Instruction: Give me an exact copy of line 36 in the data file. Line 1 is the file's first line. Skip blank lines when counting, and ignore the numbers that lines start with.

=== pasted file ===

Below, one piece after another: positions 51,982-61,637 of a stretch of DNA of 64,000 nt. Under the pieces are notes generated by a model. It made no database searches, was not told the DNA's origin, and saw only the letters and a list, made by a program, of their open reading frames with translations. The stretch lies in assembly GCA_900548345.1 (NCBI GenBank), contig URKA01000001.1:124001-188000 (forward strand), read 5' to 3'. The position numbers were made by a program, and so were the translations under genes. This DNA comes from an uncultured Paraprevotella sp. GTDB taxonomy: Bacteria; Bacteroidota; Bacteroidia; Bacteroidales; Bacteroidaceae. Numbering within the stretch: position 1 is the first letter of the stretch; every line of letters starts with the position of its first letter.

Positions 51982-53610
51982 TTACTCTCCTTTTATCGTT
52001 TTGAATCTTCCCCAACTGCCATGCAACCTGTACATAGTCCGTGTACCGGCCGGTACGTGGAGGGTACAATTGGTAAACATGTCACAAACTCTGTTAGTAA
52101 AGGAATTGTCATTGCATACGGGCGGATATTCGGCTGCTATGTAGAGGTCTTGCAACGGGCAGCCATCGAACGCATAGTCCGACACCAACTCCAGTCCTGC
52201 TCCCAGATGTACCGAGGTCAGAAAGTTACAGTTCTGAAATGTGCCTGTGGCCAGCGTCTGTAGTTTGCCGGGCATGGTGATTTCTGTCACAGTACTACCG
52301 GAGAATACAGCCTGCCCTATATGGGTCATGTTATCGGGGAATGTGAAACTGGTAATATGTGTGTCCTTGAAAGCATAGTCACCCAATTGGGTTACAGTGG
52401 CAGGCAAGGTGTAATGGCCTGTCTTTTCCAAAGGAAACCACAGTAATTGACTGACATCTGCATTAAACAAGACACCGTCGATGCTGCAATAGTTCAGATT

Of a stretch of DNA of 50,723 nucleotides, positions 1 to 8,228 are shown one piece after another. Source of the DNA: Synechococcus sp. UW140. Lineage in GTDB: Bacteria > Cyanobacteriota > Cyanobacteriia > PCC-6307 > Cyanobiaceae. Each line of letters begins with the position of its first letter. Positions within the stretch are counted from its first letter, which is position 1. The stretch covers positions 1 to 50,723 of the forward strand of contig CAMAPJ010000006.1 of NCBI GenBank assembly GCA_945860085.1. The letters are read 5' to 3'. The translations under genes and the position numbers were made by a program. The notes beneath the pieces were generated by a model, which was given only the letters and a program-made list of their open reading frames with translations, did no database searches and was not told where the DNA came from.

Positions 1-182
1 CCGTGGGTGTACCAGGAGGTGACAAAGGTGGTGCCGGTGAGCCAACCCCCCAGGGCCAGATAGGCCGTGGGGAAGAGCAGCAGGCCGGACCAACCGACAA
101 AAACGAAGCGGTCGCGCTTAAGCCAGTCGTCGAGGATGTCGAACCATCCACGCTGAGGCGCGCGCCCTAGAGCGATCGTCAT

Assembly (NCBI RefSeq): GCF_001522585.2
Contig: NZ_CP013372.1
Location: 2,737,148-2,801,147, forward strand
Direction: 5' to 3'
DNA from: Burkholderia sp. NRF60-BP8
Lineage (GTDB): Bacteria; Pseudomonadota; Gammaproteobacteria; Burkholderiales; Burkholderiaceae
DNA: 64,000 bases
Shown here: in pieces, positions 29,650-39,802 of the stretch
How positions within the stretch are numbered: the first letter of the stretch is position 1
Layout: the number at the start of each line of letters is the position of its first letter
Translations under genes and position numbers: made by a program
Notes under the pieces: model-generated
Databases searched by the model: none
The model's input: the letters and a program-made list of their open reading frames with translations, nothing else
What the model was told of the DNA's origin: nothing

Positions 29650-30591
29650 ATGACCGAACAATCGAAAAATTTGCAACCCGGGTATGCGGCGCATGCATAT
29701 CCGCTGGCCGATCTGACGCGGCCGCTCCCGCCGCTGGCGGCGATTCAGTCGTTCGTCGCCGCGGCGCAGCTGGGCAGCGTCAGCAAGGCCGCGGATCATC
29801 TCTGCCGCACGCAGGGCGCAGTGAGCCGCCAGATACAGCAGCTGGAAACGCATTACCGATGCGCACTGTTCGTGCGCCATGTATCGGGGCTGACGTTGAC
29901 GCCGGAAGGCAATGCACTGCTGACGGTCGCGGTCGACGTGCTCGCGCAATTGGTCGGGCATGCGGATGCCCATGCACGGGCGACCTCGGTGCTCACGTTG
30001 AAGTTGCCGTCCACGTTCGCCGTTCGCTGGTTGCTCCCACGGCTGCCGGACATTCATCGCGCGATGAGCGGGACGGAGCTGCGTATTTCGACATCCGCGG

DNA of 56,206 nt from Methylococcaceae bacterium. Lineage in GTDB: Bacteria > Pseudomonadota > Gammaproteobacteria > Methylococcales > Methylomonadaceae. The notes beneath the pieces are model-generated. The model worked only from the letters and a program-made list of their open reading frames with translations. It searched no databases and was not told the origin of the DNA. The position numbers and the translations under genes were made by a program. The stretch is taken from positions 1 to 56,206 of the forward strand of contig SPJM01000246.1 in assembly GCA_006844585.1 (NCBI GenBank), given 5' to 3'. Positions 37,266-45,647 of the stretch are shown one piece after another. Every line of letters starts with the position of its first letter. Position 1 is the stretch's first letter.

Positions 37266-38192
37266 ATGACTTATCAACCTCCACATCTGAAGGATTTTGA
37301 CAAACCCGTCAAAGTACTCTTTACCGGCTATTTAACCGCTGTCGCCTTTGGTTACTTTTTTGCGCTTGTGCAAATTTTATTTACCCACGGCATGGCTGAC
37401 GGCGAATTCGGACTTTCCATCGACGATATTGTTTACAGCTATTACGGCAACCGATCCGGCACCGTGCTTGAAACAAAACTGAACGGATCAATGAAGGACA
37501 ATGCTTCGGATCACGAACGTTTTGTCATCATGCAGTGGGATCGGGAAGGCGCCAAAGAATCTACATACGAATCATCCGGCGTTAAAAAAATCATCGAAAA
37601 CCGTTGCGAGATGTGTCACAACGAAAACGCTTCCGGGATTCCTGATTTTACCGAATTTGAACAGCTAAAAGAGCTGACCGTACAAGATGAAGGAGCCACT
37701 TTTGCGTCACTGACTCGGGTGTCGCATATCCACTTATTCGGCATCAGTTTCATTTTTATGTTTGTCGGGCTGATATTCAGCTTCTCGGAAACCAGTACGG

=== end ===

37266 ATGACTTATCAACCTCCACATCTGAAGGATTTTGA